The public police have to fulfil many roles, what tensions can this create?DRAFT.
This essay will look at how the public police officers within the UK have to fulfil many roles and the tensions of which these can create. To define the term Police in simplistic terms is ‘The arrangements made in all civilised countries to ensure that the inhabitants keep the peace and obey the law… the force of peace officers (or Police) employed for this purpose.’ (Metropolitan police 2011). Police officers in modern society have multifaceted roles which go above and beyond of those that are expected of them. A guideline outlining the specific roles that the police should adhere to, states that ‘The purpose of the police service is to uphold the law fairly and firmly; to prevent crime; to pursue and bring to justice those who break the law; and to keep the Queen's Peace; to protect, help and reassure the community; and to be seen to do all this with integrity, common sense and sound judgement.’ (Select Committee on Home Affairs Seventh Report, 1990). Due to the now diversified and modern informal roles in addition to those that are clearly defined, undertaking all of these roles can create a broad spectrum of tensions internally and externally of the police as a whole. Police officers have been seen to be omni-competent which in turn creates role conflicts. Roles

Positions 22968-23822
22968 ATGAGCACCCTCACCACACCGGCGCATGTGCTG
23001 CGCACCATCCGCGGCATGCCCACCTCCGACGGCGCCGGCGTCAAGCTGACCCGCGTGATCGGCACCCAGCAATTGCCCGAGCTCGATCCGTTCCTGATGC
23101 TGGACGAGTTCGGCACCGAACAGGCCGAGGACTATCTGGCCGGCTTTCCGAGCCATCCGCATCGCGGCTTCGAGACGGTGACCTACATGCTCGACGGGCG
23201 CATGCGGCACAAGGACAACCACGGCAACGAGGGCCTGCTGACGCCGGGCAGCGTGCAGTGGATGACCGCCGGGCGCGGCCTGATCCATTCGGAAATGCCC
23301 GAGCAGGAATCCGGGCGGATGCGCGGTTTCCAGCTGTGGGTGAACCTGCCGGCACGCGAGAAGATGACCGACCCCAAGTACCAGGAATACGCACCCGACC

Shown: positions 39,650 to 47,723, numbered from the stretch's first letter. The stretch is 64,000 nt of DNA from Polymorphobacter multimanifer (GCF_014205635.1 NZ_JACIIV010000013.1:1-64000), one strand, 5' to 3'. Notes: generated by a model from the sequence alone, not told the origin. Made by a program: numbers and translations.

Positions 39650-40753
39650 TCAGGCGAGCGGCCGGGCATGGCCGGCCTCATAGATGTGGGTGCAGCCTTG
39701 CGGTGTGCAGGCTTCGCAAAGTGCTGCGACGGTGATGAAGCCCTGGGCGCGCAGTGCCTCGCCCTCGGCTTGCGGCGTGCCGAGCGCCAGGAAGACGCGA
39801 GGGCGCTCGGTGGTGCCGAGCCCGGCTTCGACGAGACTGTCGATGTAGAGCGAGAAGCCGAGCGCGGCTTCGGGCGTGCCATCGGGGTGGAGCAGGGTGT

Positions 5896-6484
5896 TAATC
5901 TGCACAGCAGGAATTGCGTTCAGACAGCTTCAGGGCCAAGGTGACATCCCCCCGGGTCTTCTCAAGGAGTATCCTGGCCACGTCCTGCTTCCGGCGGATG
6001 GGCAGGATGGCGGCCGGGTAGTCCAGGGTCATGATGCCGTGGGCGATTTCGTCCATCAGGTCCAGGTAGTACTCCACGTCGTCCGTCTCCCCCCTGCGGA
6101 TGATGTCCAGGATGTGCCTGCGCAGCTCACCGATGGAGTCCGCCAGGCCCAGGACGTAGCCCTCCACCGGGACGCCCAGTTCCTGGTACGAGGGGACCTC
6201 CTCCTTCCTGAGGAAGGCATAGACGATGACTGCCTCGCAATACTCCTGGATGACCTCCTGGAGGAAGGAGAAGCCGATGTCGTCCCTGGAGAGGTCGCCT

The common consensus is that the police are there to maintain that law and order is followed by society and to prevent further criminality from occurring by means of criminal justice and punishment after a crime has been committed. However, a police officer serves the public on a much more diverse scale. ‘The police are empowered and required to impose or, as the case may be, coerce a provisional solution upon emergent problems…and it is on this basis that they may be required to do the work of thief-catchers and of nurses depending on the occasion.’ (Bitner, 1980 cited in Newburn, 2007;602). This view is further...
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